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Following the Money Behind the Amendment to Restrict Voting Rights

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A report by Take Action MN reveals that the financial interests behind the efforts to insert the Amendment to Restrict Voting Rights into the MN Constitution are the three largest banks in MN:  Wells Fargo, U.S. Bank, and TCF.  Dan McGrath, Executive Director of TAMN stated that this Amendment will make it more difficult, if not impossible, for hundreds of thousands of Minnesotans to vote.  "This is a very insidious Amendment which will rewrite the rules to benefit the 1%."

These banks financially backed the 2010 takeover of the House and Senate by Republicans.  They spent almost a half million dollars to elect 25 new members to the legislature.  They put members of the American Legislative Exchange Council (ALEC), who are leading the attack on the voting rights of hundreds of thousands of Minnesotans, in key positions of leadership.  The money that banks spent dwarfed the amounts candidates themselves raised for their campaigns. McGrath concluded, "Photo ID is an attempt to fundamentally change the rules of democracy to benefit the wealthiest and most powerful." Watch the press release video.

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In June 2012, Think Again MN launched a history series that examines politics and policy-making in Minnesota during the last century from the immediate post World War II years up through the 1990s. That era witnessed fierce legislative battles at the State Capitol but it was also a time of shared values that cut across partisan lines.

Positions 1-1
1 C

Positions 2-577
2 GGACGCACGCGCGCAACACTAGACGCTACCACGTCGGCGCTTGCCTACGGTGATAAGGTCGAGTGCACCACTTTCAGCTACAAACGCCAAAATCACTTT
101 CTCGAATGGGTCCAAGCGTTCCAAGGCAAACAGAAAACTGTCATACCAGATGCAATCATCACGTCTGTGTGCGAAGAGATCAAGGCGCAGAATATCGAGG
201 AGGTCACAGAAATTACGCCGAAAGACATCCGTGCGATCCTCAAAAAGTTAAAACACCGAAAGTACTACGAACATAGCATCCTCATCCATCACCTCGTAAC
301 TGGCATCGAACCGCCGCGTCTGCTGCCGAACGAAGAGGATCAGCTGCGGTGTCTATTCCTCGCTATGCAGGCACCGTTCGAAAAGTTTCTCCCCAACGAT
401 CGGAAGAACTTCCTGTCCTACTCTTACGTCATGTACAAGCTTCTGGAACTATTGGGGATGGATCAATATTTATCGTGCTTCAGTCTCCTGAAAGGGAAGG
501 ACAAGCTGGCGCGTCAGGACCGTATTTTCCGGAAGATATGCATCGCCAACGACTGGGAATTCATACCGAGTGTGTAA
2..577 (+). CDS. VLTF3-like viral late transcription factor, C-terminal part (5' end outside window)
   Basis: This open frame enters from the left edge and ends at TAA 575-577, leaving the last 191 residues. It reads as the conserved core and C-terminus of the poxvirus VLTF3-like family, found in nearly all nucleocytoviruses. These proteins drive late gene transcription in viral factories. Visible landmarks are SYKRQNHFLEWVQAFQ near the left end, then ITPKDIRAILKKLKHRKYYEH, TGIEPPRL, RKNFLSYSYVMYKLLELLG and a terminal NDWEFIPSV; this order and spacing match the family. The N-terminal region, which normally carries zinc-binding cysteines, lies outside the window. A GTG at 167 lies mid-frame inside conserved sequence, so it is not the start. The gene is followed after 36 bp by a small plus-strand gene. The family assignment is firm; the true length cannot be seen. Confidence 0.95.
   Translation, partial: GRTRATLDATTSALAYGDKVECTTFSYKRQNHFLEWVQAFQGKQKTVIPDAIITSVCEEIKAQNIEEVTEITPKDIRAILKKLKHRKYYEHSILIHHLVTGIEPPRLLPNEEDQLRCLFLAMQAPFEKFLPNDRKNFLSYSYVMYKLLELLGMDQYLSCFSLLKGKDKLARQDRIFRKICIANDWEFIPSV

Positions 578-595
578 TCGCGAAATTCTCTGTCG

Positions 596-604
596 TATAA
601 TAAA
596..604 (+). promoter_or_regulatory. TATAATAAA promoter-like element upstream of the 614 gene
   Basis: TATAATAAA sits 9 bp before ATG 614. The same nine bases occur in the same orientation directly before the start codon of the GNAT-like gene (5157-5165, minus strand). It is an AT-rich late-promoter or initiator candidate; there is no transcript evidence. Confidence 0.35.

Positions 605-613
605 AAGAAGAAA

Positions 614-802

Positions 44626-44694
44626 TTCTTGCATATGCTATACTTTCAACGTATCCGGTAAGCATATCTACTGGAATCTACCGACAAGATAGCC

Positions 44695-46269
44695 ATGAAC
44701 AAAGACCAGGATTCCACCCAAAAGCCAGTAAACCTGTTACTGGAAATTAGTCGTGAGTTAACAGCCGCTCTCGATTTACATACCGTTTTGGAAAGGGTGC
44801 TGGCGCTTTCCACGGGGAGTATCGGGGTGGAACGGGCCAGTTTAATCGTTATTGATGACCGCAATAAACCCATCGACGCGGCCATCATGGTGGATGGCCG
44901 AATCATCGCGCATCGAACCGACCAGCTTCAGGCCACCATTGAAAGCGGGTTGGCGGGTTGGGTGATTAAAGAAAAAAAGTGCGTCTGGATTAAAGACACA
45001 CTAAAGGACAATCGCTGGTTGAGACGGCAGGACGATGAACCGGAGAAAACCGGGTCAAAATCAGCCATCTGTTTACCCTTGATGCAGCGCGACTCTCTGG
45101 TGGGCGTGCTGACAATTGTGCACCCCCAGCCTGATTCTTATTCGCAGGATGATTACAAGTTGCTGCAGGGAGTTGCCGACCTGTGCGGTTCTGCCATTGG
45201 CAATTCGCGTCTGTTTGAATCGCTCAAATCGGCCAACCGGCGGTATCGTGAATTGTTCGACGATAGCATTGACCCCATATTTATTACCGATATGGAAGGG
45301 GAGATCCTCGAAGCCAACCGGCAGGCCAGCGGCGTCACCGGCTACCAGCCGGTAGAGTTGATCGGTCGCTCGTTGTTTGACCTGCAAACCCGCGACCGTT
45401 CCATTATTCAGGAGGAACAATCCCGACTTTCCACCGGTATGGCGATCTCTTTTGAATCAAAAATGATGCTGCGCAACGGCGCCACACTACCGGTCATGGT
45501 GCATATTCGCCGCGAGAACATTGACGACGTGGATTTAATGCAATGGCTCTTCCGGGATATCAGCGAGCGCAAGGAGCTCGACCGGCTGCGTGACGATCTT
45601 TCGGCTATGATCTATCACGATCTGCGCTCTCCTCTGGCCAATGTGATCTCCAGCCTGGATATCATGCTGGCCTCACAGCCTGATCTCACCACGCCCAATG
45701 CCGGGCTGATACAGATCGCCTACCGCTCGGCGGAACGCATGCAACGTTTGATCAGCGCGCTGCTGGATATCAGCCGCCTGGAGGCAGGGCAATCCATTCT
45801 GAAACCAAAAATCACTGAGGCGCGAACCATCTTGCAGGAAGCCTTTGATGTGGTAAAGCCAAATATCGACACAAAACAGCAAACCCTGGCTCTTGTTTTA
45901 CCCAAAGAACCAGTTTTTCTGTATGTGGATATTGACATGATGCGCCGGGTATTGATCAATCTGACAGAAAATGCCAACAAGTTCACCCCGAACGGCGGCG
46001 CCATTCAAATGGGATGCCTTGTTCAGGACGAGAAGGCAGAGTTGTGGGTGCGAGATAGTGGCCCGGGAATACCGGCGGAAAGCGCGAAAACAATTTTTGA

Read about it here

MN's Leading Election System

MN's Leading Election System

With Secretary of State Steve Simon


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Listen to Secretary of State Steve Simon's excellent presentation on MN's outstanding election system emulated by many other states at the Think Again Brooklyns forum January 19, 2016.  Secretary Simon includes ways in which it can be improved, and he explains why it is important to vote.  He concludes with a quote from a tee shirt:  "Failure to vote is not an act of rebellion.  It is an act of surrender."

Get details on how to vote at

Oregon's Automatic Voter Registration

How Oregon Became the Easiest Place to Vote in the US

By Lornet Turnbull
YES! Magazine
October 8, 2016

In January, Oregon became the first state in the country to begin automatically registering eligible citizens to vote when they obtain or renew their driver's licenses or state IDs, completely shifting the burden of voter registration from the individual to the government. 

Read the Article

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